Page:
Bookmark Kaumudi Online  Bookmark this site  Editor@Kaumudi  |  Marketing  Print Advt rates  |  Calendar 2018        Go!    
 
 
February 20, Tuesday 2018 3:04 PM       

       HEADLINES: Youth commits suicide by jumping into backwater                                              No intention to reveal name of minister who kissed my palm: Former PRD official                                              SC to consider Priya’s plea on Wednesday                                              Plea seeking SIT probe into PNB scam likely to be mentioned before CJI bench                                              Manoj Kharat's father says 'PNB framed my son'                                              Regime forces kill 77 in Syria                                              Ashwin, Gibbs involved in Twitter spat                                              Cricket can melt ice between India and Pak: Afridi                                              ‘Out-of-favour’ Usman Qadir plan to represent Australia in 2020 World T20                                              Kaumudi Facebook
       SCI&TECH Next Article: Theweightmonitor.com launches mobile app for easier access to one-stop weight management platform  
       Orbiting supermassive black holes discovered for first time
 
         Posted on :20:45:27 Jun 28, 2017
   
A A
       Last edited on:20:45:27 Jun 28, 2017
         Tags: Orbiting supermassive black holes discovered
 
NEW YORK: In a major breakthrough, astronomers including one of Indian origin have discovered two supermassive black holes orbiting each other 750 million light years away from Earth - a finding that may help better understand how gravitational waves are formed.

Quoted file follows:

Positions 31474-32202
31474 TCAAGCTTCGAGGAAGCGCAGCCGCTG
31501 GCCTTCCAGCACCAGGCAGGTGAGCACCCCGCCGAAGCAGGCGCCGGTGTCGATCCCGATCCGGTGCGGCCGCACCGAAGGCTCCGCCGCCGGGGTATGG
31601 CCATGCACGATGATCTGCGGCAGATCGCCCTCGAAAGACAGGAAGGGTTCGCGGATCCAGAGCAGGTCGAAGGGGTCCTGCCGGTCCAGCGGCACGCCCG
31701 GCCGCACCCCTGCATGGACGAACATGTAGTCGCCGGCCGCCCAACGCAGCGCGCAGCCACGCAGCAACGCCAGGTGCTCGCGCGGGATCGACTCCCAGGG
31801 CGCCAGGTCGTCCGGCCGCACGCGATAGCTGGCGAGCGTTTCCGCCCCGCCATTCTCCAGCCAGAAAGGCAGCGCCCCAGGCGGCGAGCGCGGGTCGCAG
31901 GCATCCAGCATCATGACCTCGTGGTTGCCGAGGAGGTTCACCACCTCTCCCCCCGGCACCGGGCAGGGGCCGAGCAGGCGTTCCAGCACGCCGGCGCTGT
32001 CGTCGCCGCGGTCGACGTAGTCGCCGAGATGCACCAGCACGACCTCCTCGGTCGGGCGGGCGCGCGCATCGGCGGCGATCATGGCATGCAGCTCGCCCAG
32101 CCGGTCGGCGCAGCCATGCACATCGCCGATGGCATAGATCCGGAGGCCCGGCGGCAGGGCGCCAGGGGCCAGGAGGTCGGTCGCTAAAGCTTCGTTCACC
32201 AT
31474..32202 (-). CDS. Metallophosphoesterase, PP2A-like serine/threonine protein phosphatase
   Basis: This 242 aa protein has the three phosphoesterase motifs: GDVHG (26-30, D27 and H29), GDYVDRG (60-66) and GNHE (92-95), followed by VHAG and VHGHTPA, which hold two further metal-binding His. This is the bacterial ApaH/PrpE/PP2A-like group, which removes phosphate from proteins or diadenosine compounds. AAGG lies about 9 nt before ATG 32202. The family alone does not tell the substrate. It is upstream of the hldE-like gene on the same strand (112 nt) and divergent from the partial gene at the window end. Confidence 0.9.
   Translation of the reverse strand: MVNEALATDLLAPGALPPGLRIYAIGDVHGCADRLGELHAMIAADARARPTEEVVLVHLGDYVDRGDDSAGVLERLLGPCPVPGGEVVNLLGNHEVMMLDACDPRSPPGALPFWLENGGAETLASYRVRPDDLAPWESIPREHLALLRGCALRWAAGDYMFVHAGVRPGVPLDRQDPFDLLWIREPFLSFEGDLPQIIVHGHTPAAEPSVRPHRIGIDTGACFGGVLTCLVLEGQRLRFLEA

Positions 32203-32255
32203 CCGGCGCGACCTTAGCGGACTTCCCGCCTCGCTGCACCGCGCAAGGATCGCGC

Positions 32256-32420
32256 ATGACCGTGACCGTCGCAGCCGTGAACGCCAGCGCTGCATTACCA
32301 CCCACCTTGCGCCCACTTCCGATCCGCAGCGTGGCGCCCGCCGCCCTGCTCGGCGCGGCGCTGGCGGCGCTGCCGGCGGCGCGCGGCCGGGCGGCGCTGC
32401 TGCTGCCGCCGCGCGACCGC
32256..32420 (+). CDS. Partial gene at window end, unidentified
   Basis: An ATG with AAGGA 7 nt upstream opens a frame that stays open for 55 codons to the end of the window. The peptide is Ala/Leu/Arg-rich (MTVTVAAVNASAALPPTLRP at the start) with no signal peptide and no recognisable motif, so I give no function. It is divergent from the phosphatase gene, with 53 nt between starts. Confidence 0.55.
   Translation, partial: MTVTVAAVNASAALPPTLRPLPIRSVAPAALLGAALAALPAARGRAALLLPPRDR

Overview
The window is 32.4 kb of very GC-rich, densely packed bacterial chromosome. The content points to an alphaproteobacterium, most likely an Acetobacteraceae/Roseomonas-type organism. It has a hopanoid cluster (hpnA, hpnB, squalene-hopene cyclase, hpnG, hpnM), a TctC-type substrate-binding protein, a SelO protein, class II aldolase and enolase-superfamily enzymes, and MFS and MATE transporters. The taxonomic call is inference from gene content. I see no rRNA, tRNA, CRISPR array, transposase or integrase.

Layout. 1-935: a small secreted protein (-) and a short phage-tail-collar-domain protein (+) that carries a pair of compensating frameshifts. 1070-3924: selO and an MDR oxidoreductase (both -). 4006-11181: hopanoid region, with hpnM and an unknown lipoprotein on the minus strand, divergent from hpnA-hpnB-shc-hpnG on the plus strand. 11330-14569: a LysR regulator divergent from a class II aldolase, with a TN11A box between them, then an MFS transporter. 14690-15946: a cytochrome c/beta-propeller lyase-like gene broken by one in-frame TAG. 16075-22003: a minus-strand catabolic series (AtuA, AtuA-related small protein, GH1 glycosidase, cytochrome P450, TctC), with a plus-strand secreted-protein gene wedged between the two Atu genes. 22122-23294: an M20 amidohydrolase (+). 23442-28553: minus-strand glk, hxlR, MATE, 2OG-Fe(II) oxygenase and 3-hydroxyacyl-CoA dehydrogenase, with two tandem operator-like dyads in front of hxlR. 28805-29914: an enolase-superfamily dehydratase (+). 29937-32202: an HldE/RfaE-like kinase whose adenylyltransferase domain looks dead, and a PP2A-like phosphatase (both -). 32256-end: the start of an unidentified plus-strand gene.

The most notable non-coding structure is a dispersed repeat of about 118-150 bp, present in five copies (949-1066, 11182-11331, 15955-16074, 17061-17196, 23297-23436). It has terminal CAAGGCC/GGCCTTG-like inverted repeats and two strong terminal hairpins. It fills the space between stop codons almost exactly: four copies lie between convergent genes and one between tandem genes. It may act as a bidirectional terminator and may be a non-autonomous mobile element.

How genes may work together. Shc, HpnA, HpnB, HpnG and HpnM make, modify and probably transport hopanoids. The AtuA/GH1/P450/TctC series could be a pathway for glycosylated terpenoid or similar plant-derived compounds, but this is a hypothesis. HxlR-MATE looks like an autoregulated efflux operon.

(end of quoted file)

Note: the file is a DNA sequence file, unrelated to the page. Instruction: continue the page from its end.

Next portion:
Last year, an international team of researchers detected the existence of gravitational waves, confirming German physicist Albert Einstein's 100-year-old prediction and astonishing the scientific community.
 
These gravitational waves were the result two stellar mass black holes of about 30 solar masses colliding in space.
 
Scientists will now be able to start to understand what leads up to the merger of supermassive black holes that creates ripples in the fabric of space-time and begin to learn more about the evolution of galaxies and the role these black holes play in it.
 
"For a long time, we've been looking into space to try and find a pair of these supermassive black holes orbiting as a result of two galaxies merging," said Professor Greg Taylor from University of New Mexico in the US.
 
"Even though we've theorised that this should be happening, nobody had ever seen it until now," said Taylor.
 
Researchers have been studying the interaction between these black holes for 12 years.
"When Dr Taylor gave me this data I was at the very beginning of learning how to image and understand it," said Karishma Bansal, first-author of the study published in The Astrophysical Journal.
 
"As I learned there was data going back to 2003, we plotted it and determined they are orbiting one another. It's very exciting," said Bansal.
 
Using the Very Long Baseline Array (VLBA), a system made up of 10 radio telescopes across the US, researchers have been able to observe several frequencies of radio signals emitted by these supermassive black holes (SMBH).